Synaptic plasticity and novelty-mediated shifts in hippocampal mnemonic processing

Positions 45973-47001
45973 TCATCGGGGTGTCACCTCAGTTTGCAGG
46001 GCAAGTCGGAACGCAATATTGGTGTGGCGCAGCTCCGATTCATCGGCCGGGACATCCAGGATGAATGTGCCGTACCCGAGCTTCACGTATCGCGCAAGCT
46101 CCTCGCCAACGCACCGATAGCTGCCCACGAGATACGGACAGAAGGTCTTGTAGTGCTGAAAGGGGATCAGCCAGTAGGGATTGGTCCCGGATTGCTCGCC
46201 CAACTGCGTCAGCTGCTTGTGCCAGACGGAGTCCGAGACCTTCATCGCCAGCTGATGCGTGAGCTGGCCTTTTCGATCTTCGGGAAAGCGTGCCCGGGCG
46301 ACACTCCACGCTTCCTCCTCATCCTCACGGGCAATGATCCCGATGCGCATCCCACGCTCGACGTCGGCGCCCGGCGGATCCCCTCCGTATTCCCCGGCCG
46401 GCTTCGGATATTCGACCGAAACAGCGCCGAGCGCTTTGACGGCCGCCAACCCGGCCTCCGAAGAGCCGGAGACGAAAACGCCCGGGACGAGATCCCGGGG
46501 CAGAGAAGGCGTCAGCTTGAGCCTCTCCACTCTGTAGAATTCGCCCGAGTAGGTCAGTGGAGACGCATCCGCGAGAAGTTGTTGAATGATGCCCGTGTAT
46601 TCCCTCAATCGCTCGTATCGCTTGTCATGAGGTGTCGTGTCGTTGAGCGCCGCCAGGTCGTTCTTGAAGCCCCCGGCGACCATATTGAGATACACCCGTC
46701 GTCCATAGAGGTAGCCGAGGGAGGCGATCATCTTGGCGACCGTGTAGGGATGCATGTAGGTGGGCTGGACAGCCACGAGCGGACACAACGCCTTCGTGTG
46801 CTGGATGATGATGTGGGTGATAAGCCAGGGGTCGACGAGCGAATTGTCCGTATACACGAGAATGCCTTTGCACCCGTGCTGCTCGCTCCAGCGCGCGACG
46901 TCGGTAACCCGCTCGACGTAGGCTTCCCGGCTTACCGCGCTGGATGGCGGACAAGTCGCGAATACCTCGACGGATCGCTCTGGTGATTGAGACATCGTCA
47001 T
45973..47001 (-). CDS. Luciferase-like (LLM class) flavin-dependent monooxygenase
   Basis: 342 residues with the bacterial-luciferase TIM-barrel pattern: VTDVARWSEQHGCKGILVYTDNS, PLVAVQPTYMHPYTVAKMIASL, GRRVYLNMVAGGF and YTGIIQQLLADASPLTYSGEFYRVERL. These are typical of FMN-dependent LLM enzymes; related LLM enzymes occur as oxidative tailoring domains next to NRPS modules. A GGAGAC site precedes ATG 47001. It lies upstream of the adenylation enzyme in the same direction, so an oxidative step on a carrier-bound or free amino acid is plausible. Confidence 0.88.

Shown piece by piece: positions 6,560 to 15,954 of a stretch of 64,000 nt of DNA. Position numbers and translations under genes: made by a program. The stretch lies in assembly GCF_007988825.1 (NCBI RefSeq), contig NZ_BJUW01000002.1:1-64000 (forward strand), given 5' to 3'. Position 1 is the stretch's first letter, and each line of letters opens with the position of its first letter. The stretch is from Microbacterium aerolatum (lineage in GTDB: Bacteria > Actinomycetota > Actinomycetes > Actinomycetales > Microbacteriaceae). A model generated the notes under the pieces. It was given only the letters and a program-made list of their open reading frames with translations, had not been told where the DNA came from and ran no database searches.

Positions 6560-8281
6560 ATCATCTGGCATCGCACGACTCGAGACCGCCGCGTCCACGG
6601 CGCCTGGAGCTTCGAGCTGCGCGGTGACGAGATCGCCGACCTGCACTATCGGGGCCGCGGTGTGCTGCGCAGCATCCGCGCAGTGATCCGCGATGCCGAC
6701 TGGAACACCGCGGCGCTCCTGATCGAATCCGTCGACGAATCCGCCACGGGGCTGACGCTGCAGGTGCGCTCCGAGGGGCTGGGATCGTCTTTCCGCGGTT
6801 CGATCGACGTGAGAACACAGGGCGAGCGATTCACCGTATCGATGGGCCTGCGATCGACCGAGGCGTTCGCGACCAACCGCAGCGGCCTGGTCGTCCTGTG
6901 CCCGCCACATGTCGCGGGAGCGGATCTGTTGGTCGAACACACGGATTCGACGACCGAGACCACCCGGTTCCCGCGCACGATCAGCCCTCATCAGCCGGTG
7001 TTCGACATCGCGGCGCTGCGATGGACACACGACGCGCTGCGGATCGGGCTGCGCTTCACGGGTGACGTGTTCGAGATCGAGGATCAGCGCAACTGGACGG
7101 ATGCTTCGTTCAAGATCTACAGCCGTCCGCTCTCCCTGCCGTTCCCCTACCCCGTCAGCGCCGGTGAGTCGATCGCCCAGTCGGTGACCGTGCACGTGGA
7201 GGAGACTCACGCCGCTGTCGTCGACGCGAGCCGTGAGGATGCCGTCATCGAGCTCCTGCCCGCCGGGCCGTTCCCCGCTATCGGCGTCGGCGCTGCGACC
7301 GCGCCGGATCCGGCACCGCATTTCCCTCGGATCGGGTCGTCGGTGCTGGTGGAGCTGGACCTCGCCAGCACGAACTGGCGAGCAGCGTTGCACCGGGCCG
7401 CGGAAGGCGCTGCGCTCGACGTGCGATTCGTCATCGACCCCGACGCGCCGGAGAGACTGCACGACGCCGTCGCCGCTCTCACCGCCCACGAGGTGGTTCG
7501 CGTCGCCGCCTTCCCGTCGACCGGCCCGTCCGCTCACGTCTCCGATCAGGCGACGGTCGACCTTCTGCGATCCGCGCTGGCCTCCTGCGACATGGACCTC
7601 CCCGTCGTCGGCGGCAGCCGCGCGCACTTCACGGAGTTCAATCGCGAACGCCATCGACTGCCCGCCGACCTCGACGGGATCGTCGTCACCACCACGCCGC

Hippocampal mnemonic function is thought to require long-term potentiation (LTP), long-term depression (LTD) and novelty-mediated shifts in encoding and retrieval states to preserve old memories during new learning. These studies examine unexplored aspects of these phenomena. Given homosynaptic LTD is rarely reported at perforant path-dentate gyrus synapses in vivo, we investigated dentate LTD in intact animals following low frequency stimulation of the lateral perforant path (LPP) or medial perforant path. Although LTD rarely occurred following acute electrode implantation in anesthetized rats, LTD exhibited a pathway-specific prevalence at LPP-DG synapses in both freely moving and anesthetized rats with previously implanted electrodes, suggesting surgery-related tissue trauma influence LTD induction. In addition, some memory functions are mediated by entorhinal layer III medial temporoammonic (mTA) projections, thus we characterized in vivo mTA-CA1 responses and LTP in freely moving animals. Medial TA-CA1 slopes exhibited an input specific LTP in freely moving rats that endured, on average, two weeks. These data indicate mTA-CA1 responses can be isolated in vivo and demonstrate robust LTP. Finally, novelty detection and Type 2 theta rhythm are suggested to regulate the dynamic activation of the "tri-synaptic loop" during encoding, thus we examined the effects of Type 2 theta rhythm on the relative timing of DG and CA3 discharge. In non-theta conditions of pentobarbital anesthesia or home cage exposure, rats exhibited CA3 discharge that preceded DG discharge. Theta conditions, such as urethane and novelty exploration, enabled DG discharge to precede CA3 discharge or produced phasic observations of near-synchronous DG and CA3 spikes, suggesting theta rhythm promotes shifts in spike latency which may facilitate coincidence detection and spike timing dependent LTP of PP-CA3 and mossy fiber-CA3 synaptic activity. Although the hippocampal formation is implicated in novelty detection, the structures involved have not been determined. Our examinations of the contribution of mTA-CA1 synapse in novelty P300 evoked potentials revealed no consistent correlation between the polarity of the mTA-CA1 response and P300 recordings in area CA1, suggesting hippocampal novelty P300 evoked potentials are generated at an alternate site.